Tag Archives: Tim Story

The Other American Idols

My wife’s in the other room watching American Idol, and while I’m amazed it’s been going so long, you gotta admire its emphasis on quality and professionalism. And no mention of money (isn’t there something vaguely obscene about a program like Are You Smarter Than A 5th Grader where avarice and greed are paraded before kids as incentives to learn?)

Anyway, while my wife’s watching idolatry on a production line, I’m trading emails with the guy who wrote my favorite software of the moment, SuperNoteCard and a composer whose music I discovered as pirate tapes on the streets of Bangkok 20 years ago: Tim Story.

His Glass Green was the soundtrack to a dark period of my life and I still can’t listen to those deceptively simple songs without being transported back to the night bus north to Sisatchanalai, pulling out of Morchit in the rain.

Anyway, I once confessed this to him in an email (after I’d tracked down the originals) and he was forgiving and very pleasant, so I’m proud to be one of the first to sign up for his new CD, Inlandish, not needing to listen to know it’s going to be well worth the money. (Yes, it could be on MP3, but who cares?)

The point? I hate it when I can’t even find an address on a website when I’m buying something. But that’s so old wave: The new world is when we can discover and communicate directly with our heroes, whether they write great software that makes us more creative, or music to inspire us. And it feels good to support them.

American Idol fulfills an important role: finding the hidden gems scattered across America. But maybe the Internet does something even better: helps us find artisans who may be less interested in becoming idols to just making enough to be happy, and making others happy in the process.

The Death of DRM, the Rise of Patrons

Forget being a big old mass music consumer. Become a Patron of the Arts.

The IHT’s Victoria Shannon chronicles the last few gasps of life in Digital Rights Management (DRM) for music, saying that “With the falloff in CD sales persisting and even digital revenue growth now faltering in the face of rampant music sharing by consumers, the major record labels appear to be closer than ever to releasing music on the Internet with no copying restrictions.” This has the inevitability of death about it (this morning I tried again to rip my DRM-crippled Coldplay CD of X&Y, unsuccessfully) which makes me wonder: What will follow?

Most thoughts seem to be on the free music, supported by advertising, and largely distributed as promotion for expensive live concerts:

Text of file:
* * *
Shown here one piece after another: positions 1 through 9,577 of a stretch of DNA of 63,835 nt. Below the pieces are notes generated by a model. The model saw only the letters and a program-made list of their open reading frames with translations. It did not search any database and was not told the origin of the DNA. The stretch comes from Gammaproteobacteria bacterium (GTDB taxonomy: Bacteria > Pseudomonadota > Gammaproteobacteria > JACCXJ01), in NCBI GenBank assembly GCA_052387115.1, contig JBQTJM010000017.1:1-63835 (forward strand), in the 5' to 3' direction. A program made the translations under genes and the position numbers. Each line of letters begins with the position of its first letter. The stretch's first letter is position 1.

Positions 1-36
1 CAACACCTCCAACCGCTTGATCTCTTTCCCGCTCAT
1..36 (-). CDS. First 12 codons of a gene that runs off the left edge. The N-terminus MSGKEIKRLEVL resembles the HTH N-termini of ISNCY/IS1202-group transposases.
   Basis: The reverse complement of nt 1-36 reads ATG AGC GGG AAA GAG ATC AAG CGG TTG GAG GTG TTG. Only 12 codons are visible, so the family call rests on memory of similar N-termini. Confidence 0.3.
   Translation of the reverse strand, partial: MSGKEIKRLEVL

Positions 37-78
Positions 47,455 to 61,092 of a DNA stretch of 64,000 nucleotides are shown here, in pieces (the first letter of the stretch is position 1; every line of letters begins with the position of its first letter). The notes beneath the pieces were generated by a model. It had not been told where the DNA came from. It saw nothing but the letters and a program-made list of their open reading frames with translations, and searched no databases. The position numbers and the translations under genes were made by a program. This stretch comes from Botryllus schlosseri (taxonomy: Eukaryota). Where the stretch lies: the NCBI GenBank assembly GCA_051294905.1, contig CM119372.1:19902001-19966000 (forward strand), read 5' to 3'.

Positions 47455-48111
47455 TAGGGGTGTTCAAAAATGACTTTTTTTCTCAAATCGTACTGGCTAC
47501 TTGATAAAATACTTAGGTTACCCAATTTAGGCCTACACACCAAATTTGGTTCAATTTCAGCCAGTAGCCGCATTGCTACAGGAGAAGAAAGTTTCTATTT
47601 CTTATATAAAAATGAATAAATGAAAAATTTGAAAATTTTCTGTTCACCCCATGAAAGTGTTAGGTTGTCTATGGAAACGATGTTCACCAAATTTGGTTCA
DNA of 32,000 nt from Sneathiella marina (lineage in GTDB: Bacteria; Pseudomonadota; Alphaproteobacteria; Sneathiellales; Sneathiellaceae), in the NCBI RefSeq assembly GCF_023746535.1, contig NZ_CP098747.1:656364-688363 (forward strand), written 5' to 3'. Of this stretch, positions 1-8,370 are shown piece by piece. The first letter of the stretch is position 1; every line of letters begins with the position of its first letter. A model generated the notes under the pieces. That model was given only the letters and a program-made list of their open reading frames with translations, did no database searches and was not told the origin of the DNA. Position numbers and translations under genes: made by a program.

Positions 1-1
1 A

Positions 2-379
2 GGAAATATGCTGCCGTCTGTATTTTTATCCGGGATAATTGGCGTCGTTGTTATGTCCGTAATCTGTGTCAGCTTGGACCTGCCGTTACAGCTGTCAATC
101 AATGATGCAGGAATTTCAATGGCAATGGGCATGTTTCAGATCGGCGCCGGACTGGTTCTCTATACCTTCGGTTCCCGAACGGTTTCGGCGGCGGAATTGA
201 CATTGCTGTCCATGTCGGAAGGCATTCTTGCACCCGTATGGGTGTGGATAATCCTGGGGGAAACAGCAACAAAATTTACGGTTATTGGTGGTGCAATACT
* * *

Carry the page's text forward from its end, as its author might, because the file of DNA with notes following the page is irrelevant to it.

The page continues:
Jacques Attali, the French economist … who forecast in his newest book that all recorded music would be free in the next several decades — consumers will instead pay for live performances, he predicted — said the business model of digital music should reflect the old radio model: free online music supported by advertising.

“A lot of people will still make money out of it,” he said during an interview at Midem.

I think this shows a lack of imagination and understanding of how music has fractured. My sense is that while Britney Spears will continue to exist in the Celebrity for Celebrity’s Sake World, music has already spread via MySpace etc into much smaller, more diverse niches. I’m not saying anything sparkingly new here, but given that most articles about the majors and DRM and online file sharing focus on the big numbers, I would have thought a much more interesting model to look at is that on places like eMusic, of which I’ve been a subscriber since 2002.

What happens for me is this: I find an artist I like by searching through what neighbors are selecting for me, like this balloon on my login page:

And then I’ll follow my nose until I find something I like. Or I’ll listen to Last.fm until I hear something I really like and then see if it’s up on eMusic. This is all pretty obvious, and I’m sure lots of people do this, and probably more, already. But what I think this leads to is a kind of artistic patronage where we consumers see it in our interests to support those musicians we love.

In my case, for example, if I really like the stuff of one artist I’ll try to contact them and tell them so: No one so far has refused to write back and hasn’t sounded appreciative to hear from a fan. Examples of this are Thom Brennan and Tim Story, whose music I find a suitable accompaniment to anything, from jogging to taking night bus rides to Chiangmai in the rain. I’m summoning up the courage to contact my long time hero, David Sylvian, who doesn’t have a direct email address.

Of course, nowadays one can view their MySpace page, or join an email newletter, and build links up there. But my point is this: My relationship with these musicians is much more along traditional lines of someone who will support their artistic output through financial support — buying their music in their hope that it will help them produce more.